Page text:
New Mexico General Information


GENERAL

New Mexico is a state in the southwest of the United States. The name comes from the Spanish conquerors who used it to designate the land west and north of the Rio Grande. New Mexico (NM for short) is also called the Land of Enchantment.

Nickname

Land of Enchantment

Capital

Santa Fe

Biggest town

Albuquerque

Area

Rank (within the US): 5th out of 50 states

Total: 315,194 km²

Land: 314,590 km²

Water (%): 607 km² (0.2%)

Residents

Rank (within the US): 36th out of 50 states

Total (2000): 1,819,046

Density: 6 / km²

State membership

Place: 47th

Since: January 6, 1912

GEOGRAPHY

Time zone: Mountain: UTC –7 / –6

Latitude: 31 ° 20’N to 37 ° N

Longitude 103 ° W to 109 ° W

Width: 550 km

Length: 595 km

Highest position: 4,011 m

Average location: 1,735 m

Lowest position: 866 m

New Mexico State Flag

Limits

New Mexico borders Colorado to the north, Oklahoma to the northeast, Texas to the east and south and Arizona to the west. New Mexico borders Utah at only one point in the northwest, the so-called Four Corners. The state border with Mexico forms part of New Mexico’s southern border.

Area

With an area of 315,334 km², New Mexico ranks 5th among the 50 US states. Only Alaska, Texas, California and Montana are bigger. This makes New Mexico about the same size as the Federal Republic of Germany without Baden-Württemberg.

National nature

New Mexico is a plateau crossed by the Rocky Mountains. Accordingly, the land between the mountain ranges is flat to undulating. It rises flat to the east from the Great Plains before the Rocky Mountains divide the country in several trains. Since the country is on the leeward side of the Rocky Mountains, large areas are arid. The drought characterizes the landscape in the plains as in the mountains. Exceptions are the mountains north of Santa Fe and the area to the west beyond the continental divide, where there are extensive forests. In the mountains north of Santa Fe, the amount of precipitation in winter is so great that a winter sports region has emerged there. There are also areas that are almost untouched by humans, such as the Gila Wilderness in the southwest.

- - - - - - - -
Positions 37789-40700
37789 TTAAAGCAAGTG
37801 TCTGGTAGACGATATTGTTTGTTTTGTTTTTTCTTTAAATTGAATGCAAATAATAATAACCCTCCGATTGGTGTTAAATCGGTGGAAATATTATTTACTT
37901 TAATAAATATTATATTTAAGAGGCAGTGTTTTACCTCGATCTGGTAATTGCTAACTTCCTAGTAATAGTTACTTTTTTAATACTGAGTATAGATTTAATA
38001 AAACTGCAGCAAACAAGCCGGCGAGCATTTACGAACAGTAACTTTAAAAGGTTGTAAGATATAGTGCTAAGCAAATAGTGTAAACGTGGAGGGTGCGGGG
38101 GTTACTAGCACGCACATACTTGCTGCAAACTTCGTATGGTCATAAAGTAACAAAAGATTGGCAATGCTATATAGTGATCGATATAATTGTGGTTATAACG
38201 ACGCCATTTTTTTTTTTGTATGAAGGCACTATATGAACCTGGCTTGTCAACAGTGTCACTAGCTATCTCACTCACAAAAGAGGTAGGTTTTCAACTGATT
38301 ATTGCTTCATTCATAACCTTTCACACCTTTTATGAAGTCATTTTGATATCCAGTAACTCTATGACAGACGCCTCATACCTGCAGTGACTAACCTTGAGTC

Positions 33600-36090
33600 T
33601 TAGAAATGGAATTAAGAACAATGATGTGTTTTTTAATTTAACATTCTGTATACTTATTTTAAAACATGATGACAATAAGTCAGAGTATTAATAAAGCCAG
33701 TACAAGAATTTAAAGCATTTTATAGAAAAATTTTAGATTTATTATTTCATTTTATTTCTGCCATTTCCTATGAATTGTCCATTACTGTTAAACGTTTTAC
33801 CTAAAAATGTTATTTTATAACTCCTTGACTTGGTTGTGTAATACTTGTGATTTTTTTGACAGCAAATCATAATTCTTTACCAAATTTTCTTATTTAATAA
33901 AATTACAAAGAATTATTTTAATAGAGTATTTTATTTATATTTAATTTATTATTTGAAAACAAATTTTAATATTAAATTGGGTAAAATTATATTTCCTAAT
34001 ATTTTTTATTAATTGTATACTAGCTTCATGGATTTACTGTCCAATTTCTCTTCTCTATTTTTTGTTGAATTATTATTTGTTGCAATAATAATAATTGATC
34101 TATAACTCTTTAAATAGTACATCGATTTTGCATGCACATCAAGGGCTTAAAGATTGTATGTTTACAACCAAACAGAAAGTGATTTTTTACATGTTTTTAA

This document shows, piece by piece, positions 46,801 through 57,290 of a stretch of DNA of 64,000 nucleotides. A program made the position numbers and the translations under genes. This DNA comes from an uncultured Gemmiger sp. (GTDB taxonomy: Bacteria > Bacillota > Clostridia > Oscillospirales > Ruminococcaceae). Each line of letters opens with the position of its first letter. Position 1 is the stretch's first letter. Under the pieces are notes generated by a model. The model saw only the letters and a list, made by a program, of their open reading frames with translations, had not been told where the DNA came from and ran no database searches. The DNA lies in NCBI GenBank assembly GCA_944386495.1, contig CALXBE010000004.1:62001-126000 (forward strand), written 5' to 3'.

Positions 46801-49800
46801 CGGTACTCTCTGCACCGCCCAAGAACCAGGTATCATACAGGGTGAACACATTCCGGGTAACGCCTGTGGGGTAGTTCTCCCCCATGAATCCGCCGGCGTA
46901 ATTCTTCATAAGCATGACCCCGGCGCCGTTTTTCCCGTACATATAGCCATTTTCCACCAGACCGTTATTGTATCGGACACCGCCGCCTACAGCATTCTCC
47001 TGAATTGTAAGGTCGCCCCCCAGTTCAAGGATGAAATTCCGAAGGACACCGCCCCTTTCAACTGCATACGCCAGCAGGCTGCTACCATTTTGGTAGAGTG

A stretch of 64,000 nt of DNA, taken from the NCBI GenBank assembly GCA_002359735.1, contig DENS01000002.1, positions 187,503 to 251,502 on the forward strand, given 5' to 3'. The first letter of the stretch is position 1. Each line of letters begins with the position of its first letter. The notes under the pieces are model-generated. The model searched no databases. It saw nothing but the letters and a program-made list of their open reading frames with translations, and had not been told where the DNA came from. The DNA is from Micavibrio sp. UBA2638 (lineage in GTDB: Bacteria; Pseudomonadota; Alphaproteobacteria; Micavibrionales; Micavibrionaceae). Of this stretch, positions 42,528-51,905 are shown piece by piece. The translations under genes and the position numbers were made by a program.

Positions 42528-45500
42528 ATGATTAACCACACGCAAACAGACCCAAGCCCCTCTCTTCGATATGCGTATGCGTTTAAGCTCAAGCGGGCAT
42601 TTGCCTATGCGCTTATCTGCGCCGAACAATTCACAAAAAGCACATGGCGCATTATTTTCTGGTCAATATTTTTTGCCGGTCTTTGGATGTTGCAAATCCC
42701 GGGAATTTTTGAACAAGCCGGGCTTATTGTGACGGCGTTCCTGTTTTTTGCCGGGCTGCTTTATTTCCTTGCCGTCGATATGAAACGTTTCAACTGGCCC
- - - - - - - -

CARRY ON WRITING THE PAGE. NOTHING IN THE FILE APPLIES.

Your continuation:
Waters

The most important river is the Rio Grande. It rises in Colorado and flows through New Mexico from north to south, past Albuquerque and Las Cruces – mostly accompanied by Interstate Highway 25. From Texas, the Rio Grande forms the border with Mexico and flows into the Gulf of Mexico after 2,896 km. This makes the Rio Grande the second largest river in the USA after the Mississippi / Missouri. The Rio Grande is a real lifeline for agriculture, but it is also important for the energy industry. The Rio Pecos and the Canadian River are also important rivers. The Rio Pecos also flows north to south, irrigating the southeast from Roswell via Artesia and Carlsbad to the Texas border. The Canadian River flows through northeast New Mexico and then over the “Panhandle” from Texas until it flows into Arkansas in eastern Oklahoma. The Canadian River, however, only gains importance in Texas and Oklahoma. Because of the mainly dry climate, there are only insignificant natural lakes. Of the artificial reservoirs, the Elephant Butte is the most important.

HISTORY

Long before the area was “discovered” by Europeans, the area was inhabited by Indian tribes. They settled on rivers and in the hinterland. In the years between about 1000 and 1300 AD, important cultures emerged in the southwest of today’s USA, including the cultures of the Anasazi and the Chaco. These cultures ended in the 13th and 14th centuries, probably due to changes in climatic conditions. Century. When the Spanish conqueror Coronado crossed the country in search of the legendary seven golden cities of Cibola, Pueblo Indians lived there, especially Hopi and Zuñi.